"Biographer Robert Caro the power broker is like a nine hundred some odd pages a big book is very good though it's about how bureaucrats how bureaucrat like Robert Moses wields wielded so much power and really created his own kingdoms of bureaucracy William over so I've got four wells animal farm out now this is for everybody if you have not read animal farm if you haven't read it I think that this weekend you should always consider that your homework I would read animal farm this weekend if I if you haven't read before you'll read in that day maybe a day and a half you'll feel ripped right through it and if you listen to this in your high school or college age and we got team box campus you guys are all home and gals are all now you'll really enjoy it but even if you think of yourself as a grizzled veteran of the intellectual battles with socialism and communism and you've read lots of high tech environment easy is and you name it you know you don't know about the Austrian school you could take people to the Austrian school you know if you really are into that stuff it's still worth if you haven't read animal farm along time going back and reading it is it is truly brilliant and the specificity of the waves at the weight or well really mirrored much of the with the rise of the Communist Party of the Soviet Union and and the rhetoric and the tricks and the tools and the oppression and it's it's incredible I've also got a book over here on Hannibal Hannibal the general from car three car thieves who almost managed to stamp out the Roman Empire I mean almost managed to just defeat entirely the Roman Empire and some of the battles like there's so many ways of saying this in some you're going to say that's not he said I've I've read books just on the battle and people will say can a candy and Kenai you'll hear all three depending on which version of the which version of the Latin you go with people say Kenny can a can I C. A. N. N. A. E. but one of the most catastrophic battles an ancient warfare of that any force ever face in the Romans Lawson were I'm not entire army annihilated tens of thousands of people annihilated with sharp objects and clubs no not annihilated with machine guns and think about what that would have been like fastening the Hannibal crossing the Alps with the elephants one of them one of the great military campaigns of of all human history certainly up there with Cortez and the conquest of Mexico the Aztecs you know it it's really an incredible incredible story so I highly recommend you pick up a book if you have already if you want a classic version of it if you want a classic version I would say you could go with this levy did the war with Hannibal Livvie a an ancient Roman historian so he's kind of the suit he's the Sioux city dis of the of the Punic war which is the wars between Rome and Carthage Steve Cole the bin ladens it is a really well written books he calls a very talented author he's a liberal but he's very talented author don't think anyone really cares much about bin laden anymore so that's a book that I read back when al Qaeda was the single biggest threat that we face now things obviously feel very different so I don't know if I can give you that one as a a top recommendation for right now William Manchester a world lit only by fire I think that's a fantastic it kind of narrative overview history of the medieval period if you haven't read it William Manchester is also one of the great biographers and the two biographies that he wrote that I could highly recommend you have read both of them American Caesar with Douglas McArthur which is maybe a bit had geographic I mean he he makes the case a Douglas McArthur you read that biography like this guy was amazing Nimitz does not get nearly I'm just telling you what take away his name is not get the same love for his strategic skill as macarthur yes that's for sure but you have that but also William Manchester who is the professor emeritus of history at Wesleyan University which won the most liberal places on the planet I think but he is certainly not above Manchester it wasn't a big lead by levy passed away some years ago but he Roach a biography a true series biography of Churchill the first one is the best known the last lion number of that one it's excellent the second one is a loan that's really Churchill's period in the political wilderness there's a movie that you can watch that goes along with that period of Churchill in history called the gathering storm if you like that Gary Oldman Churchill movie that came out a few years ago darkest hour where was the finest hour no darkest hour the finest hour whatever you like that Gary Oldman movie the Churchill gathering storm movie you know it's not there's no action it's almost like a stage play that you're watching but the guy who plays Churchill in the gathering storm it is the best Churchill as investors really an actor I've ever seen in my life said you it's worth it just for that that aspect alone you really just watching a guy in body Winston Churchill and walk around and be like paintings look you in the eyes you know there's a whole so I I could recommend him sure you can get out on Amazon prime any number of places as I'm trying to see what else we have here I have a book called the society of the Muslim Brotherhood stardom of the Muslim brothers if you want to learn the history of the Muslim Brotherhood you can read that one but it's dance it's not a fun read I cannot tell you that's one that you're gonna be like old box this is great I'm just telling you what books I happen to have surrounded myself with now because I had to ship stuff around my tiny New York apartment let's see here the devil's horsemen a quick read an interesting read this specifically focuses on that I think of some of the books that I have like the society of Muslim brothers I think of you on Amazon and try to get it they want usually like forty or fifty Bucks for it it's kinda rare some of these are out of print because you know how I do it over the strand bookstore rare another rare books section but the history books section and pick up books that are out of print because that's how the Boxster gets that's how the bucs to parties on Saturday afternoon when the city is not on lockdown so speaking of the boxer parties not Valerie our French bulldog heard someone in the hallway Tallulah come back here she's being naughty she's being naughty because she thinks she can get away with it because you know it's the end of the world as we know it and nobody feels fine just kidding we're all gonna be fine the stuff that so we also have let's see here hold on Paul Pierce I'm sorry here's Paul read a book on the Templars this guy is not really classic historian but he does a really excellent job in this book on the Templars I think he also wrote about that I think you wrote the book that was turned in the movie alive about the soccer team that went down over the Andes and ended up eating people so that they know the eating some of their own dead so they could escape and not die because they were freezing to death and had no provisions up in the Andes mountains so vast he did I'm telling you that the temple are is that in the book the road appears Paul reed is very readable very you move through really quickly X. gets excellent overview of the subject matter so that's a really good one I'm trying to think of what else would be in the for well are all artists pop again I got a lot of world around me right now but I don't want to overdo that pity the nation by Robert Fisk Robert Fisk has kind of gone off into some crazy directions in recent years what I understand but his his overview history of the conflict in Lebanon Syria but we think it was a Lebanese civil civil war if you care about that it's very interesting but and that's not on there I'm just tell you what's around me right now that's not on the recommended list John Keegan intelligence in war and also Martin Anderson Reagan's secret war very good books highly recommend you check these out I think you really enjoy them understanding that intelligence can be such a game changer in warfare it's just a fascinating topic and if you like that movie about the enigma machine the the imitation game if you like that you'll you'll love these books I mean there's talk about different things from intelligence war obviously as the title indicates so highly highly recommend you check those out and with that we should do some.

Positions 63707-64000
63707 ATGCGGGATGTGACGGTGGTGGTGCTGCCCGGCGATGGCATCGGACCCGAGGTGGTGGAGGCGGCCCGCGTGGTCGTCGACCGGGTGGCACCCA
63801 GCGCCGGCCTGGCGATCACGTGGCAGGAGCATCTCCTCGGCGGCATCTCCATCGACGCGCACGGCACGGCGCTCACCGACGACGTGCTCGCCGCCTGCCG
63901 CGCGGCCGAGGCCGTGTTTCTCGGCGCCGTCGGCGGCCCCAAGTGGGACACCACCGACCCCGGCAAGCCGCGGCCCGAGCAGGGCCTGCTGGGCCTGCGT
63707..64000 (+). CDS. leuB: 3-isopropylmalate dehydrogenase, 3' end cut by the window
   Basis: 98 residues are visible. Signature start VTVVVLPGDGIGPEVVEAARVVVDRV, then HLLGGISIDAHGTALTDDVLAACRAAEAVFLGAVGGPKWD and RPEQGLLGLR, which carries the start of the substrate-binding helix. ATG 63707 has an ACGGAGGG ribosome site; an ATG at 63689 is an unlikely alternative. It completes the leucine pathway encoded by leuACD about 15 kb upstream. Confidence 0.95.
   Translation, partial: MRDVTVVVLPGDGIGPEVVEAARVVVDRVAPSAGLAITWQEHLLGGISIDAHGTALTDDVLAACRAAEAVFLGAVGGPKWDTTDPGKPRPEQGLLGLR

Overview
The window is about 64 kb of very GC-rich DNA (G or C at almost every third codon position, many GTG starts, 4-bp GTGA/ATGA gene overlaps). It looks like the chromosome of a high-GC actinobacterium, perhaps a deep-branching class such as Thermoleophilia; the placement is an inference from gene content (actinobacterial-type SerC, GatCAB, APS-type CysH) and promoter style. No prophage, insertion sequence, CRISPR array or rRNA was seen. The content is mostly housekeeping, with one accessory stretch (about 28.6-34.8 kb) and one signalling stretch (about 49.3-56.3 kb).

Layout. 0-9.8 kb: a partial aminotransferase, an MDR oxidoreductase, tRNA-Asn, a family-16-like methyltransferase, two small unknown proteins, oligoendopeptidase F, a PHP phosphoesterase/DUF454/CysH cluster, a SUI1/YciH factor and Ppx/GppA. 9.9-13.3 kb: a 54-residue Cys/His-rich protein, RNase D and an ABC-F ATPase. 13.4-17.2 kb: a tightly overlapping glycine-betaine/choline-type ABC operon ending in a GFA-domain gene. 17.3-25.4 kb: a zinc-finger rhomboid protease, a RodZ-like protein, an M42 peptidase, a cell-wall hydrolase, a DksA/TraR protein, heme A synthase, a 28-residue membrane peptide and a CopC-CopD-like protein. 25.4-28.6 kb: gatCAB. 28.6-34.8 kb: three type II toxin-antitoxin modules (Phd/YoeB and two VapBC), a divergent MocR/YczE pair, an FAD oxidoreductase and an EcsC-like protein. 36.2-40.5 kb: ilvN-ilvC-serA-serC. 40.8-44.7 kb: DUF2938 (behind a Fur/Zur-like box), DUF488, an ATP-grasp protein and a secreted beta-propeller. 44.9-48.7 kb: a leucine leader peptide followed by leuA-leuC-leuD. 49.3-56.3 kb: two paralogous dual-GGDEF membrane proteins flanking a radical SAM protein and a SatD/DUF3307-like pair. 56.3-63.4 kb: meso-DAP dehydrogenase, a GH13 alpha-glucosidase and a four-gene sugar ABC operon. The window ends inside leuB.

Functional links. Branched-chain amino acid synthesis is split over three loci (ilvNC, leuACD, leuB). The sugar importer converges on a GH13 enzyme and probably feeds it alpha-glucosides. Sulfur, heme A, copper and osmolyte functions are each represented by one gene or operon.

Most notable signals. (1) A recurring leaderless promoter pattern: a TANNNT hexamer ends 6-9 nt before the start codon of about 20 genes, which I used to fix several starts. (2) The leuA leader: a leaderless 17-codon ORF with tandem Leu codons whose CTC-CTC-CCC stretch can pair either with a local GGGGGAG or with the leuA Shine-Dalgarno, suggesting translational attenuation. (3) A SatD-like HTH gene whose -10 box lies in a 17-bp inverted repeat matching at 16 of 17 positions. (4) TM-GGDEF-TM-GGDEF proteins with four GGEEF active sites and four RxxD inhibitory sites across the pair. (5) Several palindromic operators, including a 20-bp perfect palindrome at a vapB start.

Robert Caro Robert Moses